Kyrgyzstan hopeful elections will bring some stability after months of violenceBy Peter Leonard, AP
Thursday, October 7, 2010
Kyrgyz hopeful for fair elections
BISHKEK, Kyrgyzstan — Kyrgyzstan is set to hold parliamentary elections after months of political instability and violence in what many observers hope could be the first ever fair vote in Central Asia.
Of the 29 parties in the running in Sunday’s elections, at least half a dozen are expected to make it into a newly strengthened parliament, as an intensely fought and often ugly campaign draws to an end.
The prospect of an influential and lively legislature would mark a historic departure for a region in which power is usually held in the hands of authoritarian leaders. The excitement of a possible democratic breakthrough is dampened for many, however, by the dread of persisting chaos and uncertainty.
This former Soviet republic, which hosts a strategically vital U.S. air base near Afghanistan, has struggled to achieve normalcy since former President Kurmanbek Bakiyev was overthrown in deadly street protests in April.
In an ominous warning of further possible unrest, New York-based Human Rights Watch warned on Thursday of the residual tension felt in the south, where clashes in June between ethnic Kyrgyz and minority Uzbeks left hundreds, mainly ethnic Uzbeks, dead and turned the once-bustling market town of Osh into a shadow of its former self.
Until a few months ago, only parties led by backers of the April revolt had any significant public profile and seemed destined to sweep any electoral contest.
Although according to new election rules, no single party can win more than 65 of the 120 seats available, independent polls show that parties opposing the new constitutional arrangement could cobble together a workable majority.
The left-leaning Ata-Meken and the vaguely free market-oriented Social Democratic Party — both of whom played a key role in unseating Bakiyev — still look likely to claim sizable chunks of the vote. According to a countrywide poll of 1,500 voters, funded by the United Nations and carried out earlier this week, the two parties can expect to garner around 13.5 percent and 11.5 percent of the vote respectively.
But those parties now face stiff resistance from a broad array of groups bent on overturning the result of a constitutional referendum in June that boosted the role of parliament and watered down the president’s powers.
Under the new arrangement, deputies will have to form a coalition in order to be able to choose a prime minister and government in parliament.
Meanwhile, interim President Roza Otunbayeva, who has battled to keep her country from the edge of disintegration, will take on a more formal role as head of state.
The strongest contender for the anti-interim government vote is Ata-Zhurt, an openly nationalist party with a huge following in the south. It has complained bitterly in recent days that it has been subjected to a slander campaign, which party leaders say has been stoked by government officials.
The most politically damaging accusation leveled against Ata-Zhurt is the suggestion that it has received funding from the Bakiyev camp and that it includes several of his former loyalists in its ranks. Bakiyev has been living in exile in Belarus since April.
Turning back the clock on the constitutional reform would horrify backers of the parliamentary system, but the proposition is appealing to some Kyrgyz citizens who see a firm and powerful ruler as a guarantee of stability.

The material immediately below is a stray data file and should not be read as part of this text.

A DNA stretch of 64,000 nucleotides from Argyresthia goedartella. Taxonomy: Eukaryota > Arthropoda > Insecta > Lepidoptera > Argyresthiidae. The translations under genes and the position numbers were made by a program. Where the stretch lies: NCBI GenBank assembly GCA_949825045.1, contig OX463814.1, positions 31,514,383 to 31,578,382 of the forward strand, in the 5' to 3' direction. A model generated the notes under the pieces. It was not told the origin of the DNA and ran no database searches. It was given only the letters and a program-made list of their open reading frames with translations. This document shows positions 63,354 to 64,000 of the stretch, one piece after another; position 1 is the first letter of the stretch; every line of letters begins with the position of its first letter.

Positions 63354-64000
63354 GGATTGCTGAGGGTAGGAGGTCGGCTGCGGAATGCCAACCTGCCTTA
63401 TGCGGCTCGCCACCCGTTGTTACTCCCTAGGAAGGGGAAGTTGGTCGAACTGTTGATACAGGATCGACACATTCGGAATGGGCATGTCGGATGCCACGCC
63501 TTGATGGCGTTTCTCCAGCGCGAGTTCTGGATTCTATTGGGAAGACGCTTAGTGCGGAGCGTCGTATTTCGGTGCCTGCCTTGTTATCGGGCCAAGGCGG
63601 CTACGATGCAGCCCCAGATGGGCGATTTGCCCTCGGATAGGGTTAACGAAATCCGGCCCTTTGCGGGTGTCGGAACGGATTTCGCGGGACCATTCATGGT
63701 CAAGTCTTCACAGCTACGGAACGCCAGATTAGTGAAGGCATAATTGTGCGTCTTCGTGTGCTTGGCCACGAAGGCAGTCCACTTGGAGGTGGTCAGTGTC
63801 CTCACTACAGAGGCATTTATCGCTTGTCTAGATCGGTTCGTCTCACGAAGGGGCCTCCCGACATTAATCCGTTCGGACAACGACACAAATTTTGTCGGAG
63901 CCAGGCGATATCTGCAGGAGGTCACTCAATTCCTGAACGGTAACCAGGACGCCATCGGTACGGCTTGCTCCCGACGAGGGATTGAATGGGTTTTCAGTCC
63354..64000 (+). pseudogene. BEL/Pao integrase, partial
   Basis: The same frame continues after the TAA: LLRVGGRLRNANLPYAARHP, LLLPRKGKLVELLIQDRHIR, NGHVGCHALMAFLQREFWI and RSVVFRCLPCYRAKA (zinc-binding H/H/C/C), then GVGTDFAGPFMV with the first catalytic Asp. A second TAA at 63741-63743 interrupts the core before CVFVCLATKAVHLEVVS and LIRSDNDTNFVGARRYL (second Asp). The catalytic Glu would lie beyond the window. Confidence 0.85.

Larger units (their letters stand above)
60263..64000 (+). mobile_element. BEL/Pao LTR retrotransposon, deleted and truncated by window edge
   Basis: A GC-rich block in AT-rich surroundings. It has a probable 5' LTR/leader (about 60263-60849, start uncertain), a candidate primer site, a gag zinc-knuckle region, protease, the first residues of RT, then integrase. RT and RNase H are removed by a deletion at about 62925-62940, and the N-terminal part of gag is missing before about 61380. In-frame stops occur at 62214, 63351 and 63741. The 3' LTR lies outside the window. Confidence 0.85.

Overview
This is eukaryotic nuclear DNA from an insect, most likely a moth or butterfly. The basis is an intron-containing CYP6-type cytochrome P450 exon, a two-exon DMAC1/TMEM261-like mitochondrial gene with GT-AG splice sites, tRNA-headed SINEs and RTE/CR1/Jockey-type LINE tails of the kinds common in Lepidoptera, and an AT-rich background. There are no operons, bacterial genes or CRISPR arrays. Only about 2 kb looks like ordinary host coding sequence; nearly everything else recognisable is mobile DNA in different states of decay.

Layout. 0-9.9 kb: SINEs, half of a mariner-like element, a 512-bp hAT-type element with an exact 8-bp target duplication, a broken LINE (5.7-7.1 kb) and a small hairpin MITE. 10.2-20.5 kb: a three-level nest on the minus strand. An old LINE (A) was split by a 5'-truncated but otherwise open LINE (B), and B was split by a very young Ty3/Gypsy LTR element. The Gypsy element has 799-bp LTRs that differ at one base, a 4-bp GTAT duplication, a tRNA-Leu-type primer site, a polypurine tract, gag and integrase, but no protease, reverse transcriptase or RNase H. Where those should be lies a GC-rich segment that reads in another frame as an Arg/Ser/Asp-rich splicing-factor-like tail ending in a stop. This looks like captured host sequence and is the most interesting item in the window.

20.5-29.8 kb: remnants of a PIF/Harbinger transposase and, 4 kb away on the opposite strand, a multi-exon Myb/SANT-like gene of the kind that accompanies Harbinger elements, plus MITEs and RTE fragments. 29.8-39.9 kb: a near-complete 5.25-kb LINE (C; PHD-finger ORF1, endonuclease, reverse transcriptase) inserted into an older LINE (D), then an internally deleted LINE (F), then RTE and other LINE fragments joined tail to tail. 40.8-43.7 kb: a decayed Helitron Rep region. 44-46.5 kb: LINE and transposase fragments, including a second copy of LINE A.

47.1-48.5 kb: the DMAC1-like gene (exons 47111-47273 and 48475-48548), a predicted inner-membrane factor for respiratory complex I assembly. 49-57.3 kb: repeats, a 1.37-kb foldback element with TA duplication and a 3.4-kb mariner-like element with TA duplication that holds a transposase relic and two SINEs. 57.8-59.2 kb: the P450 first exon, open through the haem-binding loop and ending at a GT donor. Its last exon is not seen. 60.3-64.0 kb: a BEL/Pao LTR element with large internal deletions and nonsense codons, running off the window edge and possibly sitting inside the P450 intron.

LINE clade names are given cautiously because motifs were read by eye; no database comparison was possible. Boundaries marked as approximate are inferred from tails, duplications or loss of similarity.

“Chaos and anarchy have again engulfed the country,” said retiree Kamchibek Otunchiyev, 62. “Under Bakiyev, there was some kind of order. He was able to run the country and keep it stable.”
The new form of governance has also drawn criticism from Kyrgyzstan’s closest international partners, most notably Russian President Dmitry Medvedev, who has warned that the system was unlikely to work.
This disapproval drew scorn from local observers.
“The parliamentary form is disliked by many post-Soviet countries, because they’re run by presidential systems, or to be more exact, authoritarian regimes,” said Bishkek-based political analyst Mars Sariyev.
Cities across the country have been plastered with billboards advertising political parties, testifying to the vibrancy of the democratic contest. Although democracy rights activists say there is little confirmed indication that the vote will be rigged, some are concerned the vote will nonetheless be followed by street protests if parties feel they did not fare well.
While international observers are heartened by the apparent transparency of the election process, remarks from parties across the board are likely to be a worrying sign for the United States, which relies on its Manas base to ferry troops and fuel supplies to Afghanistan.
Ata-Zhurt leader Kamchibek Tashiyev and some pro-Russian politicians have stated their desire to see the base shut down. Even supporters of the interim government have warned that they would like to see a sharp hike in lease payments for Manas.
Speaking to The Associated Press, business-friendly Ak-Shumkar party leader and former Finance Minister Temir Sariyev said Thursday that a new ruling coalition may seek $100 million in annual rent, up from the current $60 million.
Regardless of the outcome of the election, most Kyrgyz people agree on the need for stability, after recent upheavals have shattered the country’s economy, and left many people dead.
“People are tired of conflict, they are only just coming to their senses after all the tragedy,” Social Democratic Party leader Almazbek Atambayev said. “What we all want is peace, tranquility and order.”
Associated Press reporters Yuras Karmanau and Leila Saralayeva in Bishkek, Kyrgyzstan, contributed to this report.
Tags: Asia, Bishkek, Central Asia, Eastern Europe, Europe, Kyrgyzstan, Parliamentary Elections, Russia